In one form of the HIsarna process, carbonaceous feed material (typically coal) and optionally flux (typically calcined limestone) are injected into a molten bath in the main chamber of the smelting vessel. The carbonaceous material is provided as a source of a reductant and a source of energy. Metalliferous feed material, such as iron ore, optionally blended with flux, is injected into and heated and partially melted and partially reduced in the smelt cyclone. This molten, partly reduced metalliferous material flows downwardly from the smelt cyclone into the molten bath in the smelting vessel and is smelted to molten metal in the bath. Hot reaction gases (typically CO, CO 2 , H 2 , and H 2 0) produced in the molten bath is partially combusted by oxygen- containing gas (typically technical-grade oxygen) in an upper part of the main chamber. Heat generated by the post-combustion is transferred to molten droplets in the upper section that fall back into the molten bath to maintain the temperature of the bath. The hot, partially-combusted reaction gases flow upwardly from the main chamber and enter the bottom of the smelt cyclone. Oxygen-containing gas (typically technical-grade oxygen) is injected into the smelt cyclone via tuyeres that are arranged in such a way as to generate a cyclonic swirl pattern in a horizontal plane, i.e. about a vertical central axis of the chamber of the smelt cyclone. This injection of oxygen-containing gas leads to further combustion of smelting vessel gases, resulting in very hot (cyclonic) flames. Finely divided incoming metalliferous feed material is injected pneumatically into these flames via tuyeres in the smelt cyclone, resulting in rapid heating and partial melting accompanied by partial reduction (roughly 10-20% reduction). The reduction is due to both thermal decomposition of hematite and the reducing action of CO/H 2 in the reaction gases from the main chamber. The hot, partially melted metalliferous feed material is thrown outwards onto the walls of the smelt cyclone by cyclonic swirl action and, as described above, flows downwardly into the smelting vessel below for smelting in the main chamber of that vessel.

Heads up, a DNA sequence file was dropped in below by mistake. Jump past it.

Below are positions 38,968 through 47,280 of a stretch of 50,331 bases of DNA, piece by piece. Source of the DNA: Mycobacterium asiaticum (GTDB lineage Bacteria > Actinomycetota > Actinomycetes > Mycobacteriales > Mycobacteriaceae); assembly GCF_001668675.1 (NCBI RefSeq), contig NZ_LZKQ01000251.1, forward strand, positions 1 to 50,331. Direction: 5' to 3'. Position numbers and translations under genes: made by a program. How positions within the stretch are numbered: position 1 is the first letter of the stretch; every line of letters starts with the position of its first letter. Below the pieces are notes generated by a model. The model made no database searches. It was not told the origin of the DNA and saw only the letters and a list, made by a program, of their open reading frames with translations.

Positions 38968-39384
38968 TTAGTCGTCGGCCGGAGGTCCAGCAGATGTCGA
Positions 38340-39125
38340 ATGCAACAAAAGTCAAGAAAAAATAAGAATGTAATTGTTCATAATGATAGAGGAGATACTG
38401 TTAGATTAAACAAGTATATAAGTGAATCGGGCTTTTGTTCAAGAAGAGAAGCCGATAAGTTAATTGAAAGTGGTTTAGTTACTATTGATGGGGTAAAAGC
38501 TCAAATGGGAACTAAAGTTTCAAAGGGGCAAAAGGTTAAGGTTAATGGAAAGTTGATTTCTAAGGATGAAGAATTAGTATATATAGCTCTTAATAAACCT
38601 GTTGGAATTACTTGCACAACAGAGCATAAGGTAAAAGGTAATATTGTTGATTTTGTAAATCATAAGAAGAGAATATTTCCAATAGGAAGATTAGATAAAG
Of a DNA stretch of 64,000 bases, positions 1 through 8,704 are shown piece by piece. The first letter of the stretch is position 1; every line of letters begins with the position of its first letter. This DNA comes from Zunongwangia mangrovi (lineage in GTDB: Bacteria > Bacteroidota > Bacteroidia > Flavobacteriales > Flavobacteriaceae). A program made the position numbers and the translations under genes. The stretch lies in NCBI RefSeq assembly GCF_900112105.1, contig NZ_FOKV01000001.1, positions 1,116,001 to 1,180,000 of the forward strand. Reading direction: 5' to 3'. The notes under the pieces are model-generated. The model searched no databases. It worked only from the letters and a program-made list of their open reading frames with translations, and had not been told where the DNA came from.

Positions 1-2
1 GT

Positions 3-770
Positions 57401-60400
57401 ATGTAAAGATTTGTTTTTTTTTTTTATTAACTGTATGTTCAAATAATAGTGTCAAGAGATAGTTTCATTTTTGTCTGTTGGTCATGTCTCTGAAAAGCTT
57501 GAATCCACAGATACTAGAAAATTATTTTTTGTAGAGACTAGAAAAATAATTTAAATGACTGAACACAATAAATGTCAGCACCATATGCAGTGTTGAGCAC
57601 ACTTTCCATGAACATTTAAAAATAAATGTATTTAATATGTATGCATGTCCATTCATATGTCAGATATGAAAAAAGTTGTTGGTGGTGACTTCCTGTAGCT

The net effect of the above-described form of the HIsarna process is a two-step countercurrent process. Metalliferous feed material is heated and partially reduced by outgoing reaction gases form the smelting vessel (with oxygen-containing gas addition) and flows downwardly into the smelting vessel and is smelted to molten iron in the smelting vessel. In a general sense, this countercurrent arrangement increases productivity and energy efficiency. The above description is not to be taken as an admission of the common general knowledge in Australia or elsewhere.

The applicant has proposed that the HIsarna process and an oxygen-blown version of the HIsmelt process be started up in a smelting vessel by feeding hot metal (from an external source) into the main chamber of the vessel via the forehearth of the vessel, commencing supplying oxygen-containing gas (typically technical grade oxygen) and solid carbonaceous material (typically coal) and generating heat in the main chamber. This hot start-up method generates heat via spontaneous ignition of combustible material in the main chamber. The applicant has proposed that this initial step in the hot start-up method be followed by the addition of slag-forming agents and, later on, by the addition of metalliferous feed material (such as ferruginous material such as iron ore) into the main chamber.